SDG Bergen (N)

Vitenskapsdiplomatisk nettverk får støtte fra Forskningsrådet

Norges forskningsråd har tildelt én million kroner til etableringen av Norway-EU Science Diplomacy Network for å fremme vitenskapsdiplomatisk arbeid mellom Norge og EU. Dette er første gang SDG Bergen er partner i et prosjekt støttet av Forskningsrådet.

Edvard Hviding from the University of Bergen and Rasmus Gjedssø Bertelsen from the Arctic University of Norway at a science diplomacy workshop in Bergen in February 2020.
VITENSKAPSDIPLOMATISK SAMARBEID: Edvard Hviding fra Universitetet i Bergen (t.v.) og Rasmus Gjedssø Bertelsen fra UiT – Norges arktiske universitet under en science diplomacy workshop i Bergen i februar 2020.
Eivind Senneset for University of Bergen


Norway-EU Science Diplomacy Network har mottatt én million kroner gjennom Norges forskningsråds FORSTERK-ordning. Målsettingen er å etablere et vitenskapsdiplomatisk nettverk mellom Norge og EU. Dette bygger på tidligere arbeid fra de involverte partnerne. UiT – Norges arktiske universitet leder nettverket. Dette er første gang at SDG Bergen er partner i et prosjekt som mottar eksternstøtte.

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Connecting Norway and the EU

“The Norway-EU Science Diplomacy Network connects EU-funded science diplomacy research, the European Commission and European External Action Service with Norwegian actors in science diplomacy,” says Professor Rasmus Gjedssø Bertelsen from the Arctic University of Norway.

“Norway uses science diplomacy extensively in its relations with Russia, concerning the Arctic, Oceans and the United Nations. The Norway-EU Science Diplomacy Network will bring EU science diplomacy research to Norwegian science diplomacy practice and vice versa,” he explains.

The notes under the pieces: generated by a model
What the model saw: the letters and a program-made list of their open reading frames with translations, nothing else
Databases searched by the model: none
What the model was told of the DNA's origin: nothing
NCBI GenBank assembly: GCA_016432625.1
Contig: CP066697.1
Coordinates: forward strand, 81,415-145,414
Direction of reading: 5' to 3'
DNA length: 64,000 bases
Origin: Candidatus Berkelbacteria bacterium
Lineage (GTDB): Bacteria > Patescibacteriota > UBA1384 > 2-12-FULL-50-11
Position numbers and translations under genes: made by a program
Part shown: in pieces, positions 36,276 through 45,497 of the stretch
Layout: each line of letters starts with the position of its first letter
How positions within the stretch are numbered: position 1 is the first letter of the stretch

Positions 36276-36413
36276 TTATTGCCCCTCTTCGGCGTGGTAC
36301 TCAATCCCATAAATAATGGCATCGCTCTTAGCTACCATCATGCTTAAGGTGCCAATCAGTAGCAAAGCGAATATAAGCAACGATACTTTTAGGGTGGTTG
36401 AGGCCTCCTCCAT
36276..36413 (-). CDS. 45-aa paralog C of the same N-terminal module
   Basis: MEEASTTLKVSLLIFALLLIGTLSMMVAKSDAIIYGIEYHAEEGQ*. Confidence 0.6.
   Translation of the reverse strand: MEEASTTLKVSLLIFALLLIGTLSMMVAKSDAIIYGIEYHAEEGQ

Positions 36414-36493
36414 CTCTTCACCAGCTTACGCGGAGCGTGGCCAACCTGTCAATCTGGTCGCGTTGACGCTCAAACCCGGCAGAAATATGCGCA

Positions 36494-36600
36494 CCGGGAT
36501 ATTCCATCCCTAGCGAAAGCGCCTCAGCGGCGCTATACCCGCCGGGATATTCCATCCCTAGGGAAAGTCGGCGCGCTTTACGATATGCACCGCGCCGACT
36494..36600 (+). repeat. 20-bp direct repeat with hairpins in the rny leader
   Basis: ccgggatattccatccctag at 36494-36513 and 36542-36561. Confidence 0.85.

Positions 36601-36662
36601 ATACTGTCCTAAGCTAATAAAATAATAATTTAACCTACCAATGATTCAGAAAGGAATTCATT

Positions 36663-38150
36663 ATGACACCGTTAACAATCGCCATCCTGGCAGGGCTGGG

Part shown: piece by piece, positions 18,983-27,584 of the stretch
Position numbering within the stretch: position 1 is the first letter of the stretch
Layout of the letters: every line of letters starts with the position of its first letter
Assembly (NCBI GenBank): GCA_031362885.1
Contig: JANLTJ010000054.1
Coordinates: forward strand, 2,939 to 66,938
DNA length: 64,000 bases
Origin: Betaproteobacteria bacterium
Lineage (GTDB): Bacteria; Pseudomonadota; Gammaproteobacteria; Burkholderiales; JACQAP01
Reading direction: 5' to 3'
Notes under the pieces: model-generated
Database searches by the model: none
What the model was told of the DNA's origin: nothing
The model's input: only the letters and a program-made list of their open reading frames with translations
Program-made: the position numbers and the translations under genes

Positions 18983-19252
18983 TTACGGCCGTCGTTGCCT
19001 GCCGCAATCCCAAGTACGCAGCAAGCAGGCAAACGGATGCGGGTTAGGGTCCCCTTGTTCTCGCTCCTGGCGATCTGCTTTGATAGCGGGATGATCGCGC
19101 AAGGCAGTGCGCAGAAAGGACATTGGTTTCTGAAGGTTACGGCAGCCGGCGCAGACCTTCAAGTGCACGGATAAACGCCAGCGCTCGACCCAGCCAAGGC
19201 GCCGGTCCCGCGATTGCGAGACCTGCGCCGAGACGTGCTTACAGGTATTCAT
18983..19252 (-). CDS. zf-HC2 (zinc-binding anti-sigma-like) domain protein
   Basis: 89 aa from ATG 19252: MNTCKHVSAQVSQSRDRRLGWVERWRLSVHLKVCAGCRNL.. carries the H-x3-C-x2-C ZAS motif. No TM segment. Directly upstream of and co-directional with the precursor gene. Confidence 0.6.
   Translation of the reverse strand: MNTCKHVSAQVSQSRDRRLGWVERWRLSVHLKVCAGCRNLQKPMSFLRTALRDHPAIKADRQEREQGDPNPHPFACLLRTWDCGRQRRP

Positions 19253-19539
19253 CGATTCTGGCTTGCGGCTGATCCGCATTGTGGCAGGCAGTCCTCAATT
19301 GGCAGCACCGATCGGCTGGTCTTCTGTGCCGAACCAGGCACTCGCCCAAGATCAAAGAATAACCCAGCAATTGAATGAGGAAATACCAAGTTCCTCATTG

Bertelsen is also one of the partners in the Horizon 2020 project Inventing a shared Science Diplomacy for Europe (InsSciDE), which is one of three science diplomacy projects having been funded through the EU’s H2020 programme. The other two being European Leadership in Cultural Science and Innovation Diplomacy (EL-CSID) and Using Science For/In Diplomacy for Addressing Global Challenges (S4D4C).

First external funding for SDG Bergen

The three projects form the EU Science Diplomacy Cluster and the Norway-EU Science Diplomacy Network builds on this adding new partners, including the University of Bergen.

“We are looking forward to bringing perspectives to the Norway-EU Science Diplomacy Network from our interactions with the UN system,” says Professor Edvard Hviding, who is also Scientific Director for SDG Bergen Science Advice.

“This is the first time SDG Bergen is partner in a project funded by the Research Council of Norway and we see this as validation of the long-term work we have been doing on the science-policy nexus.”

Bringing in an ocean perspective

He believes that the Bergen group of researchers and administrative support staff can add a global layer to the established framework in EU science diplomacy and also offer strong support on the ocean-related matters.

“One of the factors we want to bring in is a stronger interaction with the UN 2030 Agenda and the 17 Sustainable Development Goals with all their subgoals, targets and indicators,” says Hviding, “which will, not the least, be useful regarding the EU’s Green Deal and partnerships for sustainable development.”

In particular, Hviding points to the University of Bergen’s key role on SDG14, Life below water, and the university’s engagement with the UN Decade of Ocean Science 2021-2030.

Activities and aims of the project

The new network needs to adapt its activities to the ongoing COVID-19 restrictions.

“We will set out with a webinar series in the second quarter of 2021 hosted by the Tromsø based Arctic Frontiers conference,” says Bertelsen, “if possible, we will make in person events at Arendalsuka in August 2021 with European and Norwegian participants. We hope and expect to be able to meet in person for Arctic Frontiers in Tromsø early 2022, Arendalsuka 2022 and Arctic Frontiers early 2023. When possible, we will make an event in Brussels hosted by project partner Vrije Universiteit Brussels.”

In terms of making science diplomacy more visible to policy makers and also to the general public, what are the aims and goals of the network?

“Norway is a small state with key foreign and security policy interests in its relationship with Russia, concerning the Arctic, the ocean and the United Nations. As a highly developed small state, science diplomacy continues to be central for Norway’s engagement in these fields and there is much Norwegian experience from academia, healthcare, civil society, business, and others. EU science diplomacy research will benefit from knowing the Norwegian experiences, which will benefit from theories, methods, strategies from EU research,” says Rasmus Gjedssø Bertelsen.